Good grades are no guarantee for success in life

| Updated: October 25, 2017 01:49:42

Good grades are no guarantee for success in life

Now-a-days, it seems students are very serious about their grades as they identify good studentship with good grades in examinations. Guardians of students also think that only good grades for their children will take them up. Students are going from one tutor's class to another for studying every subject the schools or exam boards prescribe. Guardians are not ready to let their children go independently, everywhere, be that at school, or classes of private tutors. They accompany them. If the wards do anything bad or score less than the excellent ones, they pass sleepless nights, hire the best of tutors to fill up the gaps they believe their wards need to cover. Whether too much of seriousness about academic preparation does any good to students is an issue of controversy. 
Why should a student score always excellent numbers in examinations? What purposes do the so-called excellent grades serve in real life has remained an unresolved question. When we were students at schools from the late half of the 1950s to the first half of the 1960s of the last century, the issue of scoring high marks in examinations was not that serious.  There was no private tutoring; whatever we learnt was learnt at schools. The culture of private coaching for money was not there. Teachers were mindful of teaching at classrooms. Everyone respected a good student but that student too was a product of classroom teaching. Textbooks were the main source of learning; there were notebooks which were only used as something supplementary. Examinations were in written form; students were asked to appear at three exams annually. The annual examination used to be held at yearend in the month of December. The result of the annual examination was more important for graduating to the next class. Students were not overburdened with too much of studies; they studied in a relaxed atmosphere. The grades were not alphabetic as we find today; the students' excellence was judged on the basis of percentage of marks a student scored. 
A student with 60 per cent or more marks was said to be passing with a first division and he was credited as a very good student. Very few students could have passed in the first division; most of the passed-out students were either placed in second or third division. A student with second or third division was not looked down upon; s/he was also thought to be knowing many things. There were excellent colleges around, especially in subdivision and district towns. Those colleges were founded by local philanthropists and these competed against each other for attainment of academic excellence. 
When a person like me looks back at what we saw at the academic arena then and what we see now, we feel frustrated. We feel as if, everything good in the academic arena is now a thing of the past. We see no such teachers in schools and colleges whom we saw in the '60s and '70s of the last century. Now we hear, teachers are all for private coaching for money. Guardians finally believe if their wards are not sent for private coaching, they will not do any good in examinations. Almost every student now passes with excellent grades. There is no way to judge who is actually a good student and who is not. Do very excellent grades matter in real life? Real life is different. To shine in real life, it needs many more things than the so-called excellent grades. Is not student's physical health important? A student with ill health but with very good grades will find difficult to shine in real life.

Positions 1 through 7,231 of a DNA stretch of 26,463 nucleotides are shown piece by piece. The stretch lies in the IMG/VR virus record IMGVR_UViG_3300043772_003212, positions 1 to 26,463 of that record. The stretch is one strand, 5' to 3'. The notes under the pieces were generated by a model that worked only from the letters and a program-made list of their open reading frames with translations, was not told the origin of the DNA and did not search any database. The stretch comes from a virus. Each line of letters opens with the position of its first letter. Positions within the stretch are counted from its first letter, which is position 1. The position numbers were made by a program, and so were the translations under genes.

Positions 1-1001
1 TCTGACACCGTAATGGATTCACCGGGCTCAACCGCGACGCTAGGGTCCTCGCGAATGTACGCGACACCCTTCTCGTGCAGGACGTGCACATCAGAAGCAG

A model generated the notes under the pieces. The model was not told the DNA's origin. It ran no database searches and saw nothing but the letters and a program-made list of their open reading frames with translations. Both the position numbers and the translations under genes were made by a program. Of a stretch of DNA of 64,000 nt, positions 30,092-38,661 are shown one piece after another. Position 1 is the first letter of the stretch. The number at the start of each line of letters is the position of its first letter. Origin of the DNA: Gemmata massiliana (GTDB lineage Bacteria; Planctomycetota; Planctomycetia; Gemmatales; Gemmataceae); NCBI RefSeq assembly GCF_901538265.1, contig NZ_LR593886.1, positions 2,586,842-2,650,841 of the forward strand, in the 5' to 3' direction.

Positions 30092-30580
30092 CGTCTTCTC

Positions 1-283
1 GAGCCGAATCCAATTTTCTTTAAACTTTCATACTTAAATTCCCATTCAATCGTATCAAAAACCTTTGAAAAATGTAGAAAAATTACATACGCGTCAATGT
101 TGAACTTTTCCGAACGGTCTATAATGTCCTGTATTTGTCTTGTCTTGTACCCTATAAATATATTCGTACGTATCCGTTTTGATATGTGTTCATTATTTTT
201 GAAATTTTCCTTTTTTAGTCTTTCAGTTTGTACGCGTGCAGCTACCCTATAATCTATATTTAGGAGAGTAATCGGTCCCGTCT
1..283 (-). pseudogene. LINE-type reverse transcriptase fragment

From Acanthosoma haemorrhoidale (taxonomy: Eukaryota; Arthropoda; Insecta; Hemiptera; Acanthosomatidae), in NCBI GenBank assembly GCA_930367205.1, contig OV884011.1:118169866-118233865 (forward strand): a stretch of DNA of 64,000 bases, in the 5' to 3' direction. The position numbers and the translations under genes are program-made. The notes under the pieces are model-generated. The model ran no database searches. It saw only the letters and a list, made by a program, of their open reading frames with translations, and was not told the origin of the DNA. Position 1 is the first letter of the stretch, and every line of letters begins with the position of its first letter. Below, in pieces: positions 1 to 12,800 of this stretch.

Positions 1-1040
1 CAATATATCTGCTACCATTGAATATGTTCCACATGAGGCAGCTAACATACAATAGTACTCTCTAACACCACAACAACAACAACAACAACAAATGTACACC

Good health, communicative skill, capacity to express oneself in writing and orally, good behaviour and smiling faces are all important elements in real life. Many persons, who are famous today, were not that good students at schools. A person, who failed in school examination, can also do good in later life provided s/he possesses merit and other qualifications. Many school dropouts later did very good in actual life. Merit and opportunity take a person a long way.  Industrious persons do good in practical life. Honesty and hard work are the other two virtues that push a person up. Do good grades ensure honesty and hard work in a person? Not necessarily. Guardians should let their wards enjoy a degree of freedom. They should be more mindful of what their wards are eating, what behaviour they are developing, when they sleep, when they rise from bed and whether a disciplined life is being led by them. In the real life, nobody bothers whether a person passed his examination with all 'A' grades. What somebody wants to see in a person is whether s/he is a well-behaved person, whether s/he is honest and hardworking and whether s/he is good at work he is hired for. 
So-called good students dream to be good job-holders in future. But today, jobs under somebody are not that rewarding. Students coming out of academies also should be taught to be businessmen, self-employed persons other than job-holders. The other painful aspect of the present education is that it is discriminatory against  students coming out of the poor families. Education has become expensive which the poor students cannot pay for. Many poor but meritorious students, after having failed to pay for expensive education, are pursuing inferior quality education in inferior schools. 
--The writer is Professor of Economics, University of Dhaka, 
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